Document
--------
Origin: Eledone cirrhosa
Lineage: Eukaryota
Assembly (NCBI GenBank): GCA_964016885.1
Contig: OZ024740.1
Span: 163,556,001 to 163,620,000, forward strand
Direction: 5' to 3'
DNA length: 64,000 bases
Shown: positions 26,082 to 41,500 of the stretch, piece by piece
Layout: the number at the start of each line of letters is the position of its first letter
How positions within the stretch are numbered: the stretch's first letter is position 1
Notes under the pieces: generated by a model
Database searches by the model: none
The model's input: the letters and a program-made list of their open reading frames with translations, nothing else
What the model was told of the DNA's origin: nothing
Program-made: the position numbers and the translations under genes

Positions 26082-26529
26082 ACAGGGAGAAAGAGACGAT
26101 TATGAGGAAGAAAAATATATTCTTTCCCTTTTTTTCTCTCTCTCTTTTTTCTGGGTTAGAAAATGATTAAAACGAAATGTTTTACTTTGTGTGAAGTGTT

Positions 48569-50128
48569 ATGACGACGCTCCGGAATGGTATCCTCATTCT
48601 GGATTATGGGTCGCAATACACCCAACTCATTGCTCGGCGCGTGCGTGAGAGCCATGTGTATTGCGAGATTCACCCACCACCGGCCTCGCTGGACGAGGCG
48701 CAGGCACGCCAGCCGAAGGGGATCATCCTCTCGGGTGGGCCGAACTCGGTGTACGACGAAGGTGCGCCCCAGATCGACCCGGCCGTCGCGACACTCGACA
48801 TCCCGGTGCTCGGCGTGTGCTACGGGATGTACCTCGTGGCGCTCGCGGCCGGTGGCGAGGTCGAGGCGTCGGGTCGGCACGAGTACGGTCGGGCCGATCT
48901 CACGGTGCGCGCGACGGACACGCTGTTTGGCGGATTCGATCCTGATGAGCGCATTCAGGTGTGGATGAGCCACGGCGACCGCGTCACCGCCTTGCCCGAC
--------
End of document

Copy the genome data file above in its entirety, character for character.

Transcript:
Origin: Eledone cirrhosa
Lineage: Eukaryota
Assembly (NCBI GenBank): GCA_964016885.1
Contig: OZ024740.1
Span: 163,556,001 to 163,620,000, forward strand
Direction: 5' to 3'
DNA length: 64,000 bases
Shown: positions 26,082 to 41,500 of the stretch, piece by piece
Layout: the number at the start of each line of letters is the position of its first letter
How positions within the stretch are numbered: the stretch's first letter is position 1
Notes under the pieces: generated by a model
Database searches by the model: none
The model's input: the letters and a program-made list of their open reading frames with translations, nothing else
What the model was told of the DNA's origin: nothing
Program-made: the position numbers and the translations under genes

Positions 26082-26529
26082 ACAGGGAGAAAGAGACGAT
26101 TATGAGGAAGAAAAATATATTCTTTCCCTTTTTTTCTCTCTCTCTTTTTTCTGGGTTAGAAAATGATTAAAACGAAATGTTTTACTTTGTGTGAAGTGTT

Positions 48569-50128
48569 ATGACGACGCTCCGGAATGGTATCCTCATTCT
48601 GGATTATGGGTCGCAATACACCCAACTCATTGCTCGGCGCGTGCGTGAGAGCCATGTGTATTGCGAGATTCACCCACCACCGGCCTCGCTGGACGAGGCG
48701 CAGGCACGCCAGCCGAAGGGGATCATCCTCTCGGGTGGGCCGAACTCGGTGTACGACGAAGGTGCGCCCCAGATCGACCCGGCCGTCGCGACACTCGACA
48801 TCCCGGTGCTCGGCGTGTGCTACGGGATGTACCTCGTGGCGCTCGCGGCCGGTGGCGAGGTCGAGGCGTCGGGTCGGCACGAGTACGGTCGGGCCGATCT
48901 CACGGTGCGCGCGACGGACACGCTGTTTGGCGGATTCGATCCTGATGAGCGCATTCAGGTGTGGATGAGCCACGGCGACCGCGTCACCGCCTTGCCCGAC